Department of Health & Human Services

On January 5, 2023, the U.S. Department of Health and Human Services (“HHS”) published a notice of proposed rulemaking entitled “Safeguarding the Rights of Conscience as Protected by Federal Statutes” (the “Proposed Rule“). In this article we provide a brief summary of the Proposed Rule, while also examining the statutory amendments and previous rulemakings that create its foundation.

Continue Reading HHS Issues Proposed Rule to Provide Clarity on Rights of Conscience in Healthcare

Social determinants of health (“SDOH”) consider the non-clinical factors that can profoundly impact an individual’s well-being. They are extensive and often overlap, including housing instability, food insecurity, the inability to afford and obtain medications and more. Research has indicated that healthcare systems that connect patients to basic resources have observed improvements in population health metrics, fostered trust with their patient base, and experienced reduced hospitalization costs.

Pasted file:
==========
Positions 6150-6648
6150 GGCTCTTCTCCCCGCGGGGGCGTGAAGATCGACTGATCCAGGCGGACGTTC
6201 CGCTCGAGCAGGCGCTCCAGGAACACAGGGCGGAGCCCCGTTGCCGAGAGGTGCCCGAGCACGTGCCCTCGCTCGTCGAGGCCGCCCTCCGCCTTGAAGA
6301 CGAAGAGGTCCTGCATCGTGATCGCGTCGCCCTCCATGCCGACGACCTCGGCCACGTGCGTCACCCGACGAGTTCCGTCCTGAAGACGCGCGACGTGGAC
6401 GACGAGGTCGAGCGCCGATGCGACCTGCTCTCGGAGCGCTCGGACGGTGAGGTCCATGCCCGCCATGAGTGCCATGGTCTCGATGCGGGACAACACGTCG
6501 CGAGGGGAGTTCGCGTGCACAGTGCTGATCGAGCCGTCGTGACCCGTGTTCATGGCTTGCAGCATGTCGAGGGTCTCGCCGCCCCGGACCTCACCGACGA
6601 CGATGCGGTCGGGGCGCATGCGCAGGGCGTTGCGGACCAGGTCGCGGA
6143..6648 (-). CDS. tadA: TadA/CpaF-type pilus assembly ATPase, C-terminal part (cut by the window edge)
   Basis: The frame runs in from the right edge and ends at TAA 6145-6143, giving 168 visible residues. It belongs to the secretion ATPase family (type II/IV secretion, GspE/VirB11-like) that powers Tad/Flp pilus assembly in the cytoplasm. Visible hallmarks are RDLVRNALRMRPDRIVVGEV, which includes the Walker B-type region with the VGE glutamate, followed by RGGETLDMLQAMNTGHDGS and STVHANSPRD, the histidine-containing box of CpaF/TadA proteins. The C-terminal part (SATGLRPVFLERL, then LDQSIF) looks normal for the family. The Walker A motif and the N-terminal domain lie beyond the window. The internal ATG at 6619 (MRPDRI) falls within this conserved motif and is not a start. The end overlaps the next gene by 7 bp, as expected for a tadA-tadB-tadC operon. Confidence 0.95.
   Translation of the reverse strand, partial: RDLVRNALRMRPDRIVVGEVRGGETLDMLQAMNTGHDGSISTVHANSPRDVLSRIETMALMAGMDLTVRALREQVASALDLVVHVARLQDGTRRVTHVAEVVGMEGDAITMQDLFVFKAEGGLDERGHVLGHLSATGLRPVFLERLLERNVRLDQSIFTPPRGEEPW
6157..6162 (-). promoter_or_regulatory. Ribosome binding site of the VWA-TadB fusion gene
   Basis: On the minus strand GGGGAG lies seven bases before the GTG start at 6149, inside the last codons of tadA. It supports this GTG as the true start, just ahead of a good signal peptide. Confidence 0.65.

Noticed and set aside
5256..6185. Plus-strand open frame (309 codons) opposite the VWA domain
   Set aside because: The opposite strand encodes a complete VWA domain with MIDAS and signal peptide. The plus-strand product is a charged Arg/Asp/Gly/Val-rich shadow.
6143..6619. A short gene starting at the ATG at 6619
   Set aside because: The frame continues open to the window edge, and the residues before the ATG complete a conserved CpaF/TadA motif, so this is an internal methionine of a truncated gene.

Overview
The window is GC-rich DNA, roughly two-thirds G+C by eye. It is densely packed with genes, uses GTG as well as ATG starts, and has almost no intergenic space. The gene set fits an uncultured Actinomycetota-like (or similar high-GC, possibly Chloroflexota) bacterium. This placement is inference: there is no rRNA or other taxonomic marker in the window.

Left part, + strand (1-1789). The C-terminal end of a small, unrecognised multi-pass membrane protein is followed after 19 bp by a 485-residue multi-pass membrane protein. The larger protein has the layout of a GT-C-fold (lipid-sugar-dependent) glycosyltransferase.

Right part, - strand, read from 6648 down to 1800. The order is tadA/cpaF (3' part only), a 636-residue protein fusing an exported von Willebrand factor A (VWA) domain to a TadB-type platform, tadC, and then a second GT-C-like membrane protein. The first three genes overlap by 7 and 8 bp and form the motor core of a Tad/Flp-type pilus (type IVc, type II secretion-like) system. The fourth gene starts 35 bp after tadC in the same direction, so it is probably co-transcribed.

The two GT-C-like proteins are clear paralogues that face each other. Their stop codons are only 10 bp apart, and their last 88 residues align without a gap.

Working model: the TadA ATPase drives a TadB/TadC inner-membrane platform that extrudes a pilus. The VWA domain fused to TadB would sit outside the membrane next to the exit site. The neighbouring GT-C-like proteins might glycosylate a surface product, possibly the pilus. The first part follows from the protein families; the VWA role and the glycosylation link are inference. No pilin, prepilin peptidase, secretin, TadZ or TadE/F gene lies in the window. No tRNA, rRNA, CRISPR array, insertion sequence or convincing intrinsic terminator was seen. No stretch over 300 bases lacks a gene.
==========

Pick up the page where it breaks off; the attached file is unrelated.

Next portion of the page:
Continue Reading CMS Augments “In Lieu Of Services” Medicaid Guidance to Support State Medicaid Managed Care Efforts to Address Social Determinants of Health

On December 21, 2022, the Department of Health and Human Services (“HHS”) issued a proposed rule aimed at advancing health equity and mitigating health disparities while minimizing administrative burden. The HHS Notice of Benefit and Payment Parameters for 2024 (“Proposed Rule”) would streamline ACA health plan selection, simplify marketplace enrollment, and expand access to care for low-income and medically underserved consumers through revision of network adequacy and essential community provider (“ECP”) standards. These proposed changes came in the midst of a record-breaking ACA Marketplace enrollment period, highlighting the increased demand for affordable health care coverage.

Continue Reading HHS Proposes Health Insurance Market Reforms for 2024